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PARIS, Oct 4 (Reuters) - New bank capital rules being drafted by regulators from nearly 30 countries must not put European banks at a disadvantage, French Finance Minister Michel Sapin told Reuters on Tuesday.
Bank supervisors have set a year-end deadline to complete the new banking rules - known as Basel III - to make the sector safer and avoid repeats of the 2008 financial crisis.
But some governments in Europe are worried the proposals would require their banks to hold significantly more capital against their risks.
"We've reached the limit, especially for European banks, of what can be asked of banks in term of regulation," Sapin said in an interview.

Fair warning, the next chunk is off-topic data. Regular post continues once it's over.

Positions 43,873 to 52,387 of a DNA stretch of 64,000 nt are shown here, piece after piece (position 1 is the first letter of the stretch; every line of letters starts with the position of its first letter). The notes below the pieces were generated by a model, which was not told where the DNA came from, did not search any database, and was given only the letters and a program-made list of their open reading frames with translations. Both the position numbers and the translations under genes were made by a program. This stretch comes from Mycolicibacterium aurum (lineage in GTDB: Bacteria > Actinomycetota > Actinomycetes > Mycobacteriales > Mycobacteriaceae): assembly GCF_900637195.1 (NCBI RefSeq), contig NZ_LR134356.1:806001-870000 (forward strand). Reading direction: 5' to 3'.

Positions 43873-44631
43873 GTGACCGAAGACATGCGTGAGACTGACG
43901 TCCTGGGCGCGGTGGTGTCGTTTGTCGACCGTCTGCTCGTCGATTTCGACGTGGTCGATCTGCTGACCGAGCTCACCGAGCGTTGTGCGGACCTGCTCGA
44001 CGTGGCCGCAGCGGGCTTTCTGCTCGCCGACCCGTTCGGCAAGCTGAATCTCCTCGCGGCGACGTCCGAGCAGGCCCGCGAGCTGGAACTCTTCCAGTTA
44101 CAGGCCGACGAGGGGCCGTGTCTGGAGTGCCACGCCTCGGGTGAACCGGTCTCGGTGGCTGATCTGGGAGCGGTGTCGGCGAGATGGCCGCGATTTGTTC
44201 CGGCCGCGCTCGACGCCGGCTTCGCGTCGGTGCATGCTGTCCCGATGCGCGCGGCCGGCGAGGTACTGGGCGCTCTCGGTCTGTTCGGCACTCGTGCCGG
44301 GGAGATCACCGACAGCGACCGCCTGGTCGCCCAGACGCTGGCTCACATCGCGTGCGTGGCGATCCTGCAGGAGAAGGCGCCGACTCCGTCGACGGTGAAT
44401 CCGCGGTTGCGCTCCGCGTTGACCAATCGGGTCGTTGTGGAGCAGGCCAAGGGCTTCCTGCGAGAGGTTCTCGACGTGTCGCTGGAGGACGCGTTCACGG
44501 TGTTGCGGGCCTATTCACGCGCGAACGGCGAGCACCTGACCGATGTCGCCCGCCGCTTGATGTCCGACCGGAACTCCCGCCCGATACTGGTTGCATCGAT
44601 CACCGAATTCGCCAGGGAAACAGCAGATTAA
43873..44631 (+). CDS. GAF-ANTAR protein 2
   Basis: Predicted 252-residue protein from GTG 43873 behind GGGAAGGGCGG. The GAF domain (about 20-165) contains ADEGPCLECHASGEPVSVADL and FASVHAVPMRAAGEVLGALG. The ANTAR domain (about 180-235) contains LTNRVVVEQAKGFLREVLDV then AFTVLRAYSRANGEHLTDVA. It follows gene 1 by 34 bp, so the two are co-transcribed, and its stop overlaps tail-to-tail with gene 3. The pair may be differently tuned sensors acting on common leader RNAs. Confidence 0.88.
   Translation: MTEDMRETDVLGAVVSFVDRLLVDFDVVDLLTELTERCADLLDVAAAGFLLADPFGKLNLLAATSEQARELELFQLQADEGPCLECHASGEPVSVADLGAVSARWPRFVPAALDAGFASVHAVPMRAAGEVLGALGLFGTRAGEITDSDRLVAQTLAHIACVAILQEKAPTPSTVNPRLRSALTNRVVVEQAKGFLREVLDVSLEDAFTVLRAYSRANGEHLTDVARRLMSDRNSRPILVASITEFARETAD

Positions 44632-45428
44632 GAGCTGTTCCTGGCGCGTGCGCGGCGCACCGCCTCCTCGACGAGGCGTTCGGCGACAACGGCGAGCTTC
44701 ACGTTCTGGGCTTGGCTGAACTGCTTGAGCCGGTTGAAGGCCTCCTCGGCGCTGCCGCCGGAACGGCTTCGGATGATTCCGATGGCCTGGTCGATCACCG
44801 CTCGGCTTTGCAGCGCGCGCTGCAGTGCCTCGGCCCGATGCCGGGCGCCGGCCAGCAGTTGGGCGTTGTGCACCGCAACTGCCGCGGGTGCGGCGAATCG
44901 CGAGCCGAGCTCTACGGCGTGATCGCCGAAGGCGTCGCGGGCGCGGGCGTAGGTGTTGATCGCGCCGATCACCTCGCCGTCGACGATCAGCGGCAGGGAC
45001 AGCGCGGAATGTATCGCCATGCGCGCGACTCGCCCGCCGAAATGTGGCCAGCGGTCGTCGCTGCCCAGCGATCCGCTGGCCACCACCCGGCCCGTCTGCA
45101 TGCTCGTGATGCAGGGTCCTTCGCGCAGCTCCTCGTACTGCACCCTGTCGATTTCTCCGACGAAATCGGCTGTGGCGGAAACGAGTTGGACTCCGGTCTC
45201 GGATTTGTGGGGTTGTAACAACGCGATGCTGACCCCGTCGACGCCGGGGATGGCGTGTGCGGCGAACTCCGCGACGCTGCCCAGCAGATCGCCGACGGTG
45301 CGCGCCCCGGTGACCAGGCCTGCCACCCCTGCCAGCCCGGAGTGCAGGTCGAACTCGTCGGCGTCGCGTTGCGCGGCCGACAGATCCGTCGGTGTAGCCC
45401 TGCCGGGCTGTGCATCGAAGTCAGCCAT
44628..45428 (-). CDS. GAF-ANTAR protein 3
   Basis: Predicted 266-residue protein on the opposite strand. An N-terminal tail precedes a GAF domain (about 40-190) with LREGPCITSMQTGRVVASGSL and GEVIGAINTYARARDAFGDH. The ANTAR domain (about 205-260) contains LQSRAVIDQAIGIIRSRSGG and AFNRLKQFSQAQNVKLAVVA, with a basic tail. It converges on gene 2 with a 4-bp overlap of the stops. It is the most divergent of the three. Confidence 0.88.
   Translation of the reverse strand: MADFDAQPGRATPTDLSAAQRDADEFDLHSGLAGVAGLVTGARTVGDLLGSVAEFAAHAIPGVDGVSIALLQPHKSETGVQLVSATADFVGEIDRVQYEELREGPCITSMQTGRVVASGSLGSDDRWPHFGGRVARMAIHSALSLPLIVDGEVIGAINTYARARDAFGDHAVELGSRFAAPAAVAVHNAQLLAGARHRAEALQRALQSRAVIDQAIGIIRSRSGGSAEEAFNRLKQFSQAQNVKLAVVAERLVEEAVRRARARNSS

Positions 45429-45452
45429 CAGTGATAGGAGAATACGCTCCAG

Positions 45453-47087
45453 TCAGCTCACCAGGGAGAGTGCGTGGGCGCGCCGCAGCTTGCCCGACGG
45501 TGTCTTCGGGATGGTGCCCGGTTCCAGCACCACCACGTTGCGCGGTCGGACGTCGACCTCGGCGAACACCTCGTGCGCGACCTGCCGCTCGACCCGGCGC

Europe is particularly sensitive to the new bank capital rules because lenders provide a much larger portion of financing for the economy than in the United States, where loans are often sold onto investors.
"We don't want discrimination against banking models over technical reasons," Sapin said.
Investors are already questioning whether banks in countries like Italy are holding enough capital and Germany has recently come into focus over concerns about the health of Deutsche Bank.
Sapin said that Europe was nonetheless not facing a "Lehman moment" because regulations had been tightened so much since the U.S. investment bank went bust in 2008. (Reporting by Leigh Thomas and Michel Rose; Editing by Ingrid Melander)